Farmland biodiversity is steeply declining in most regions of Europe and society at large is increasingly concerned about the loss of public goods, such as iconic wildlife and cultural landscapes.
There is a sound scientific understanding of the basic ecological principles needed to slow the decline in biodiversity or even reverse the losses. This knowledge however has not been translated into sufficiently widespread adoption of conservation measures by the farming sector.
To bend the trajectory of declining biodiversity, it is necessary to better understand and capitalize on:
In the EU-funded SHOWCASE project, leading scientists in the field of agro-ecology and socio-economy join forces with farmer and citizen science networks, nature conservation NGOs, and science communication specialists, to achieve a breakthrough in the integration of biodiversity into farming.
The overall goal of SHOWCASE – “Showcasing synergies between agriculture, biodiversity and ecosystem services to help farmers capitalize on native biodiversity” – is to make biodiversity an integral part of European farming by identifying effective incentives to invest in biodiversity in diverse socio-ecological contexts.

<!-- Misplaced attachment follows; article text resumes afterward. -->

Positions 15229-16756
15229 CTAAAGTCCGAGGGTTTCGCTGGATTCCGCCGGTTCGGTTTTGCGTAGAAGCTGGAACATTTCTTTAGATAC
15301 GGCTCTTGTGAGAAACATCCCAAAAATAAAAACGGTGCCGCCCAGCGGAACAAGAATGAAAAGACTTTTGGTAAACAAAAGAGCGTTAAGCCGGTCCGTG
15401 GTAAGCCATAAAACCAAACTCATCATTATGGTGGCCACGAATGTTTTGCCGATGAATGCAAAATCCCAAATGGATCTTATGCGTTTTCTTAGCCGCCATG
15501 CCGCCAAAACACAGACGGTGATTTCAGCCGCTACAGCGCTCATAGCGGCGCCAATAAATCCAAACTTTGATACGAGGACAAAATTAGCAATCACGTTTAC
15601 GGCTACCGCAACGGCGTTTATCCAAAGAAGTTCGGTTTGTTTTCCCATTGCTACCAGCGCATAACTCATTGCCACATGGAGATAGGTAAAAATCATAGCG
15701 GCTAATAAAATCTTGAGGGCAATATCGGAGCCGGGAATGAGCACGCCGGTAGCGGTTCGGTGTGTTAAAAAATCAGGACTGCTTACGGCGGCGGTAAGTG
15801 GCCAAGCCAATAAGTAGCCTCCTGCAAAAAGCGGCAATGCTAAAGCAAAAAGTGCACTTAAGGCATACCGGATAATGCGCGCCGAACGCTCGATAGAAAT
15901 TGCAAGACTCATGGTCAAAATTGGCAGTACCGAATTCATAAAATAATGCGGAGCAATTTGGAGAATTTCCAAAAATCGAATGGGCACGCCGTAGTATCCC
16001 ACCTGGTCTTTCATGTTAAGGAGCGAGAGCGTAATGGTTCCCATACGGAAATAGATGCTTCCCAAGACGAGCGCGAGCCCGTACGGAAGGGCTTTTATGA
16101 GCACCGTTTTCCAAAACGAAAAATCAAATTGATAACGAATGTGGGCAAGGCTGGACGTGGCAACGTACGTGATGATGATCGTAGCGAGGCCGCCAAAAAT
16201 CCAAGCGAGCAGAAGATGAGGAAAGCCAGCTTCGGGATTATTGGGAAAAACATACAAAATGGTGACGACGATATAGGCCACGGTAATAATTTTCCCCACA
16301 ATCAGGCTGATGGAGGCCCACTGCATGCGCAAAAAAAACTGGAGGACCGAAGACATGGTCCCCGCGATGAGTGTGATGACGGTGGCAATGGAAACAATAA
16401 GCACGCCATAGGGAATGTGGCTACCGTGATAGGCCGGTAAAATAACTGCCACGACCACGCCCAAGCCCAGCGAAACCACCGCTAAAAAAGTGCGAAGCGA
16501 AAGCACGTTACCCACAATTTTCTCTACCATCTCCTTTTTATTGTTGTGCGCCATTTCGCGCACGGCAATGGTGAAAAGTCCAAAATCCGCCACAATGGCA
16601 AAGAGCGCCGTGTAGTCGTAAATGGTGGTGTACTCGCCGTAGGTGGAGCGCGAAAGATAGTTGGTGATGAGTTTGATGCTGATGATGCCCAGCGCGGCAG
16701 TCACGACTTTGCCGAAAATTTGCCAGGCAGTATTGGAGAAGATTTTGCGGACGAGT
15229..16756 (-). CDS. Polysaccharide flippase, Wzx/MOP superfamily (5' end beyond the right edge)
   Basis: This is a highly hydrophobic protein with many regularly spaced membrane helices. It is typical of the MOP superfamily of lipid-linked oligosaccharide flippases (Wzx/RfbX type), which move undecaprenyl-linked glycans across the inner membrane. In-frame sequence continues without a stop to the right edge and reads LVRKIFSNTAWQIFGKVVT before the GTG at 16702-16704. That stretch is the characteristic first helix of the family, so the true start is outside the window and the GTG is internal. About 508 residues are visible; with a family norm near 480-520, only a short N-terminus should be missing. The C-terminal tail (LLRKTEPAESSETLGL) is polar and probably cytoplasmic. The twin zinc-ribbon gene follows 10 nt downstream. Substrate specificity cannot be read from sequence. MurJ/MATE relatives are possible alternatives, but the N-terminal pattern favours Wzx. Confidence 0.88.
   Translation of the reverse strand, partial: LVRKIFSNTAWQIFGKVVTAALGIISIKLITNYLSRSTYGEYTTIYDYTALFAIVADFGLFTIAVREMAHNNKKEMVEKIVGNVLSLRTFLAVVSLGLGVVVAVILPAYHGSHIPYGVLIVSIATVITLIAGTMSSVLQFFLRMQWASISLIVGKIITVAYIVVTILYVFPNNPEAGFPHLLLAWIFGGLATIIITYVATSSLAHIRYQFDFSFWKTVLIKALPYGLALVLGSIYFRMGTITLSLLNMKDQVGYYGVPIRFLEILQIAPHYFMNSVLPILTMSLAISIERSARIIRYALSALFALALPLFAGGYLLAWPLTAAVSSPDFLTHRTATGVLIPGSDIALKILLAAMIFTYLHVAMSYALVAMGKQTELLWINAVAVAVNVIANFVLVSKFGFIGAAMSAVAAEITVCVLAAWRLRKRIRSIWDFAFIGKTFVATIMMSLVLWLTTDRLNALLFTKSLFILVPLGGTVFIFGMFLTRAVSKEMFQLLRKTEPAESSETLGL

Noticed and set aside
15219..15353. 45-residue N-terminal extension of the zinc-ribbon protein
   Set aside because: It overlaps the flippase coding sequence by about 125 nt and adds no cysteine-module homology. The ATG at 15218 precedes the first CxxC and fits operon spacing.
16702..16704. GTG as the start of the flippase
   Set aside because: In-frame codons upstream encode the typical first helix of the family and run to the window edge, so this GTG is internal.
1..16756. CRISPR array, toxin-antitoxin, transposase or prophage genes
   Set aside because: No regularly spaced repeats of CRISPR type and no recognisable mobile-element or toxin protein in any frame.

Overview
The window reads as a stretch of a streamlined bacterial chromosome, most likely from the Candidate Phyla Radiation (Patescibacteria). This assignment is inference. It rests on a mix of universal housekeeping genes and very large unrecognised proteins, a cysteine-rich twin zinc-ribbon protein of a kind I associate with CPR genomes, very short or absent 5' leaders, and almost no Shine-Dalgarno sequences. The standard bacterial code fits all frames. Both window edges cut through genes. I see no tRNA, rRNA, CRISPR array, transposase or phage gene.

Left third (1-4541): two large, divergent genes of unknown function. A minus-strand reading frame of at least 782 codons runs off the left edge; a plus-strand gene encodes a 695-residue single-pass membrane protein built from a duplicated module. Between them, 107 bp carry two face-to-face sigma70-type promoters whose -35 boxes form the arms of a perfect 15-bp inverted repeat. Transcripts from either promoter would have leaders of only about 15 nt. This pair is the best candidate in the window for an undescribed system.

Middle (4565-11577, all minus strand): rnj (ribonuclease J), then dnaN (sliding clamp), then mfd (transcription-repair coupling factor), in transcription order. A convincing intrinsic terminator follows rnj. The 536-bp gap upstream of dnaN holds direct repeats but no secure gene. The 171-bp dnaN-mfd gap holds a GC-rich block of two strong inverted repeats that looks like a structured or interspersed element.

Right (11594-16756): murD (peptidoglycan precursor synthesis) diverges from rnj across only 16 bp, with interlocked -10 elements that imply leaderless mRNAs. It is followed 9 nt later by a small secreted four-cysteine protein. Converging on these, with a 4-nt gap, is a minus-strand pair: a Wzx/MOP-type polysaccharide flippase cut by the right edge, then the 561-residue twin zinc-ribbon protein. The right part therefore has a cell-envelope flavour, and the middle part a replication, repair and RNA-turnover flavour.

The project will develop a multi-actor network of 10 experimental biodiversity areas in contrasting European farming systems that will be used for in-situ research on biodiversity incentives and evidence on benefits, as well as for knowledge exchange. This network will be used to identify and test biodiversity indicators and targets relevant to all stakeholders. These indicators and targets will be used in a learning-by-doing approach to improve benefits of biodiversity management on farms, both within the network and beyond.
The research led by CDE focuses on best practices and policies to resolve trade-offs related to farming and the management of large carnivores. The project will thus
Based on this, the project will formulate policy recommendations to mitigate carnivore–farmer conflicts, with particular focus on specific experimental biodiversity areas: Spain (Iberian lynx), Switzerland (wolf and lynx), Estonia (wolf and bear), Romania (wolf), and Hungary (jackal). The results may furthermore provide insights into drivers of farmland abandonment.
European Commission Horizon 2020 Programme